Before dinner, I cycled the short distance to the Broch. Brochs are Iron-Age roundhouses that can only be found in Scotland. The one in Lismore is quite well preserved, with the tall thick walls and entranceway still very apparent. The location is stunning, with some of the best views on the island, and on a clear sunny day I found it to be the perfect spot for catching some rays. Who says that sunbathing can only be done on a beach? Lying on top of a broch is just as pleasurable. You can get there so far by road and then it is necessary to walk the last stretch. My way was blocked by a gang of cows starring me out, but I gingerly made my way through as they reluctantly let me pass.
There was no television in my room at the Old School House, so evening entertainment consisted of reading and conversation around the dinner table. Home-made Scotch broth followed by salmon steak with vegetables is the sort of filling and tasty meal you can expect. I shared the table with a Canadian woman who was here to trace her ancestry and a woman from near Edinburgh who had been visiting Lismore regularly for the last 20 years. It was lovely to listen to their stories of island life and history. My favourite tale from the old days was that whenever the police came for one of their rare visits to the island, this somehow got transmitted through the grapevine and everyone would hide the untaxed cars behind bushes, in barns or anywhere that was out of sight.
It was still light after dinner and there looked to be a glorious sunset on the way. Maureen took the women in the car to view it from a favourite spot, but I could not resist some more cycling. The roads were deserted, with exceptional views out to sea and the distant islands, everything bathed in that silky light of a summer evening.
The following day could not have been more of a contrast, with heavy drizzle, but that is the gamble you have to take when you're visiting Scotland. The best advice is to bring rainwear and get out and enjoy it! I cycled to the walking trail for Castle Coeffin, a ruin that can be traced back to the Viking era. A 20-minute trek across fields, through many gates and then a descent to a bay is all it takes to reach this impressive sight. The poor weather actually intensified the romantic and mythical quality of the castle’s location, shrouded in a low mist with waves crashing below. I could not have asked for a more memorable way to end my Lismore adventure.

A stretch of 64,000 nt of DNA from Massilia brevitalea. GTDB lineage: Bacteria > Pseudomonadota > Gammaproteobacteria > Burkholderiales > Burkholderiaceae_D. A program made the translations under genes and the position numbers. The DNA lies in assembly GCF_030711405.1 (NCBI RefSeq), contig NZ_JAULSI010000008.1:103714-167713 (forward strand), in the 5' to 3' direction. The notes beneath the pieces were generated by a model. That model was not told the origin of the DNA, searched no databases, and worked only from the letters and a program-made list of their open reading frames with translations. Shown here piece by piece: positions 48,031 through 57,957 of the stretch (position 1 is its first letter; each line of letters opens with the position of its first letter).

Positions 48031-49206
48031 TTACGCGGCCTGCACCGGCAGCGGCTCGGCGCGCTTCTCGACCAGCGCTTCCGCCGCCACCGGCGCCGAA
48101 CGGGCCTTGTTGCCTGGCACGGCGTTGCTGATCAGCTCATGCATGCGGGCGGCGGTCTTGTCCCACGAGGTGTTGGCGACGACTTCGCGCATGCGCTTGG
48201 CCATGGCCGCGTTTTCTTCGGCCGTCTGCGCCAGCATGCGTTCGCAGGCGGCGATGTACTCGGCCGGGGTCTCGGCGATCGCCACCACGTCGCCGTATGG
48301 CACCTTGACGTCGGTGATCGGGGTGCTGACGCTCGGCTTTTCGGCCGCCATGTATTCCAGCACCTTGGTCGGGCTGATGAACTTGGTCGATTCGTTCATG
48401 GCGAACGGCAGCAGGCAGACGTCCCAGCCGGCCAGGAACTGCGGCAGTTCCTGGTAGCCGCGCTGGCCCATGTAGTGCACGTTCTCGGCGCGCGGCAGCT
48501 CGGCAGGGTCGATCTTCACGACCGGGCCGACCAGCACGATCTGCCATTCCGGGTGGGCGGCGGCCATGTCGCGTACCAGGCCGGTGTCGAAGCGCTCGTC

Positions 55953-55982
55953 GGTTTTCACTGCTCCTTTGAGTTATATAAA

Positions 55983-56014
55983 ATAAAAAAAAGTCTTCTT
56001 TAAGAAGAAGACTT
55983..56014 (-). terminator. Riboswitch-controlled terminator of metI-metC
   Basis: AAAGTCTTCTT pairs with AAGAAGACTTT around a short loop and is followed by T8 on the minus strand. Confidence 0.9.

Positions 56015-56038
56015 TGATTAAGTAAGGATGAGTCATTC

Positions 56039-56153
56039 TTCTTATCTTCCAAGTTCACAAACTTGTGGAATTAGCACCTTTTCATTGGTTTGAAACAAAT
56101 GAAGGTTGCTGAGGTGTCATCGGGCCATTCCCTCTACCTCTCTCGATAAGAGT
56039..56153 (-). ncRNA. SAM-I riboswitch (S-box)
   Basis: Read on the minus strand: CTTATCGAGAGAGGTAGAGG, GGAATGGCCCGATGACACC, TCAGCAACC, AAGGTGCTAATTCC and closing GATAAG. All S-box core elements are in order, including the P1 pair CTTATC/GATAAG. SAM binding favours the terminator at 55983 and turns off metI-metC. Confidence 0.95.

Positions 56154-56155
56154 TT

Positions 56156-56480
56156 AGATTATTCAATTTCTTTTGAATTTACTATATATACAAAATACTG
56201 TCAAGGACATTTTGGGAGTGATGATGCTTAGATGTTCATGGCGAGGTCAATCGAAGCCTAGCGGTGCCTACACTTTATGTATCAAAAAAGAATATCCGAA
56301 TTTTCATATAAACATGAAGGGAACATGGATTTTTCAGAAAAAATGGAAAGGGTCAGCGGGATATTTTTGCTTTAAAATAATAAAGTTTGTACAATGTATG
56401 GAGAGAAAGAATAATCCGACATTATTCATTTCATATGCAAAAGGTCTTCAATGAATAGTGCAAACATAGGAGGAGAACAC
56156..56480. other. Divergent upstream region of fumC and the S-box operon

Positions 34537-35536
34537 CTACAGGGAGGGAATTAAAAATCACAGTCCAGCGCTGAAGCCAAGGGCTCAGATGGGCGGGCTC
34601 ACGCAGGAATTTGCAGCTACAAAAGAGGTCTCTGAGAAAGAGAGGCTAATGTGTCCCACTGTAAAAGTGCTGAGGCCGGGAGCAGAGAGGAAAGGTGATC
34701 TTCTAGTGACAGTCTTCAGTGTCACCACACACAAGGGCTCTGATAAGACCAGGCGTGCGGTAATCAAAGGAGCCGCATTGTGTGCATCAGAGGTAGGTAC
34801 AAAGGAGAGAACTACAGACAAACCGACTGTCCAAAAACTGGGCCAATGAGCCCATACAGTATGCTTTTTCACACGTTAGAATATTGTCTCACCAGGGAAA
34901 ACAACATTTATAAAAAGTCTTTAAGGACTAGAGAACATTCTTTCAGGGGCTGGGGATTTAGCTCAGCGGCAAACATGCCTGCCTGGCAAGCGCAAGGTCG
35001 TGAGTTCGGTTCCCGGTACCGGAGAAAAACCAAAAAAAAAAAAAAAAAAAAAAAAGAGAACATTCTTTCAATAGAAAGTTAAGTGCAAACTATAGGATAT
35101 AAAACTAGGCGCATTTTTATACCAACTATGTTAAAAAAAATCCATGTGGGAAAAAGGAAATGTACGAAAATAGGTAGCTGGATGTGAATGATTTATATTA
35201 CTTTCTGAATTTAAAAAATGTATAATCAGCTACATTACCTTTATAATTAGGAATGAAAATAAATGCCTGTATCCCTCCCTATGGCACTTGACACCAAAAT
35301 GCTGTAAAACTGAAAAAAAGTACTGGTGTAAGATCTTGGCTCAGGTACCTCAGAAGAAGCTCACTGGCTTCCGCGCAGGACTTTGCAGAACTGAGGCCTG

How to get there
Lismore is a 50-minute ferry ride from Oban; the ferry carries vehicles. There is also a ferry from Port Appin (20 miles north of Oban) to Lismore. This ferry does not carry vehicles and the crossing time is 10 minutes. It is run by Argyll and Bute Council. Times and fares for both ferries can be found at www.calmac.co.uk
Where to stay and eat
The Old School House does not have ensuite rooms or the latest designer interiors, but it has plenty of charm and a warm island welcome. The dinner, bed and breakfast package for £30-£40 per person is recommended because there is nowhere to go out for an evening meal on Lismore.
You can find details about other bed and breakfasts on the Lismore community website at www.isleoflismore.com
The cafe at the museum occasionally opens for themed evening meals. It might be worth checking if one of these nights coincides with your visit. Contact details are on the Lismore community website.
If you would prefer to stay in a hotel, you could opt for the Pier House Hotel at Port Appin, using the regular 10-minute ferry crossing to get to and from Lismore. This establishment boasts a Finnish sauna and offers aromatherapy treatments. Its seafood restaurant is very good and opens up the possibility of a lunch or dinner outing from Lismore, with clever use of the ferry timetable.
If you don’t have your own bike or don’t fancy bringing a bike on the train, Lismore Bike Hire will deliver cycles anywhere on the island; call 01631 760 213 or email firstname.lastname@example.org.
You can also arrange bike hire at Port Appin by calling 01631 730391.